Michael Vick should have been sent to jail for the rest of his life. Like Dick says, the really sad part is that when he gets out of jail, some NFL team will go after him to be their QB. How sick is that?

Becky said...

Hey Joe,

I can only say hear hear to your review. I have been following the dogs closely since they were rescued from Vick's horrible compound. As the owner of a rescued pit bull, seeing the aftermath of such a horrific environment really crushes me. Watching Georgia with her stuffies, knowing her life prior to rescue was filled with death and horror, should bring anyone to tears.

Thank you for understanding the menace to society is not the pit bulls, but rather, the poor excuses for human beings that use them in such horrific ways.

If Vick should resume his career in some manner, I hope that everyone remembers the horror he was responsible for, and make sure no league benefits from his evil presence ever again.

joe baltake said...


Pit Bulls have been deominzed by an ignorant society that feeds the kind of thugs that abuse them.

veggiewoman said...

Those of us who live in South Jersey (I always say I love living here because it's close to an airport and a train station), are within 20 minutes of one of the worst pitbull fighting arenas on earth: Camden. I've been doing animal rescue there for about 15 years and I've become aware of how commonplace pitbull fighting (with all of the tortures associated with it) is in that tortured city. The police know all about it but do nothing -- partly because they're overwhelmed with drug problems and crimes against humans, so crimes against dogs (and cats, for that matter) are generally overlooked. Animal control is busy picking up abandoned animals, so no help there, either. And the pitbull-fighting people (I use that word loosely) usually do their dirty work in basements, so they're hard to find. But the money they make is as plentiful as drug money, so pitbull fighting in Camden (also Newark, Jersey City, Salem City) is routine these days. Pitbulls -- one of the most loyal breeds of dogs, and I've met several gentle, loving ones who had been treated with gentleness and love -- are suffering right now in these cities, and no one is doing anything about it.

Becky said...

Veggiewoman...I don't think your community is alone in the cruelty involved with pit bulls. I know things are grim out west, Oakland and L.A., as well as the remote areas. I hope that as more fight busts are publicized, the police and humane law enforcement steps up to help these dogs.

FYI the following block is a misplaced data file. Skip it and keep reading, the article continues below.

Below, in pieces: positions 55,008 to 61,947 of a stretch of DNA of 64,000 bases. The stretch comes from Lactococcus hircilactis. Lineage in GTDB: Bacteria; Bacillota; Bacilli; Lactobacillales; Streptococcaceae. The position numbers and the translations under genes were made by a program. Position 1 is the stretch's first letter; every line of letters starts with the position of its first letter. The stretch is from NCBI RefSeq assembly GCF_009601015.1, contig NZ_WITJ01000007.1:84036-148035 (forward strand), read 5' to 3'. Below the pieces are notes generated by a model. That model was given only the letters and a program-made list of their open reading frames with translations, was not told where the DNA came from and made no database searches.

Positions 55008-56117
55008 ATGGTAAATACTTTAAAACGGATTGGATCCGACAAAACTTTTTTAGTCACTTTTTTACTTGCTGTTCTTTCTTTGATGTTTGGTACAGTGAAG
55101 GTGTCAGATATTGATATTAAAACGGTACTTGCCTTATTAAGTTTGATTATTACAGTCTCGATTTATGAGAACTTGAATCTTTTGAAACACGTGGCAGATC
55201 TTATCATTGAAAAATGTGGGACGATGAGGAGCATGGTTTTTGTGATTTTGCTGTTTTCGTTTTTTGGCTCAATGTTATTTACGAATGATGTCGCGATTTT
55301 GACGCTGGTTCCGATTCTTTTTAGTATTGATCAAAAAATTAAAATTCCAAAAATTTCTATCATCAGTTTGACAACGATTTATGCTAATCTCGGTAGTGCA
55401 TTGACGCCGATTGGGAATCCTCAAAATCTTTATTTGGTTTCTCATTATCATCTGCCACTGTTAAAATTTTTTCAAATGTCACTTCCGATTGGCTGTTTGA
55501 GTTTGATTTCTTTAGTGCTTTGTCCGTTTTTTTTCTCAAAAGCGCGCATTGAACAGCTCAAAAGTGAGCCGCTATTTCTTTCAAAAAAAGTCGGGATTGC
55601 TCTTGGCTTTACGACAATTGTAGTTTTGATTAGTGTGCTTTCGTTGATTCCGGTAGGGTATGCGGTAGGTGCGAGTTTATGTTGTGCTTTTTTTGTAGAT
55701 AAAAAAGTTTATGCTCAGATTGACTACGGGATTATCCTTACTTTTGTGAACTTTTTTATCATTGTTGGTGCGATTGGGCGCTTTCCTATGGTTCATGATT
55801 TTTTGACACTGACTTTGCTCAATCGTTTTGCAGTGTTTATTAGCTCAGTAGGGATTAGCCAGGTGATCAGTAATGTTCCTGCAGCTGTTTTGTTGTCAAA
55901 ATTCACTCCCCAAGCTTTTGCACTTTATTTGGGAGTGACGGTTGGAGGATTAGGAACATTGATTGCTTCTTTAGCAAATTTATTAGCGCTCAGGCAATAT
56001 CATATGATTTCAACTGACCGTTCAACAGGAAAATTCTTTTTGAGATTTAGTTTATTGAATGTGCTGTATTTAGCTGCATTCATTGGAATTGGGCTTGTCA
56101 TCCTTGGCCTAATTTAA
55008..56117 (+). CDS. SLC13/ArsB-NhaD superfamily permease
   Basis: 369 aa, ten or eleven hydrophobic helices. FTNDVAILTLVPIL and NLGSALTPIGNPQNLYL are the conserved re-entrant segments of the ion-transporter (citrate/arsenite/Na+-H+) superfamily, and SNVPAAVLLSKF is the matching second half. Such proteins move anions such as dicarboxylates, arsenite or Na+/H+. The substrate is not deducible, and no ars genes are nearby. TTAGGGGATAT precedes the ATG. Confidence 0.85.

I thought I'd share a video link to a program HSUS is supporting that's near you.

j kaiser said...

It was in the mid to late eighties that pit-bull fearing first took root in the advice column of Anne Landers. All it took was one letter, then the rest started pouring in, news reports that demonized the breed and lawsuits soon followed.

If you think back, you'll remember that up until then, dobermans were breed to fear.

Soon enough someone attacked by a beagle will pop up on Oprah, and it will all start again.

joe baltake said...

We live in a country that's into instant demonization. I can live with it when it's a human in question. But I draw the line at animals. Free the pit bull!

Anna said...

Inside Edition also did something on this subject, about a dog named Leo. Bravo!

Anonymous said...

It's horrible what happened to those dogs, just for "sport". No punishment is good enough for these guys.

empathetic for animals said...

I would love to see a weekly show on TV about a group of people who get together and kill animal abusers, child molesters, rapists, serial killers. I think the show would get very high ratings. No one would do it of course, they would worry that people watching would also take the law into their own hands. It would be a vicarious thrill, but maybe it would also give abusers and killers food for thought.

Probably sounds extreme, but when I saw The Brave One, I must admit, it was nice to see horrible creeps get their just desserts.

I probably shouldn't say any of this, but when you spend a lifetime of hearing all the horribly cruel, awful things that junk people are capable of, I just don't care about them or their "rights" anymore.

joe baltake said...

As much as money has something to do with this "sport," I'm convinced that the real motivating factor is cruelty. We keep using the expression "human nature" as a way to excuse ourselves, but we do the worst things in the name of "human nature," cruelty to animals being one of them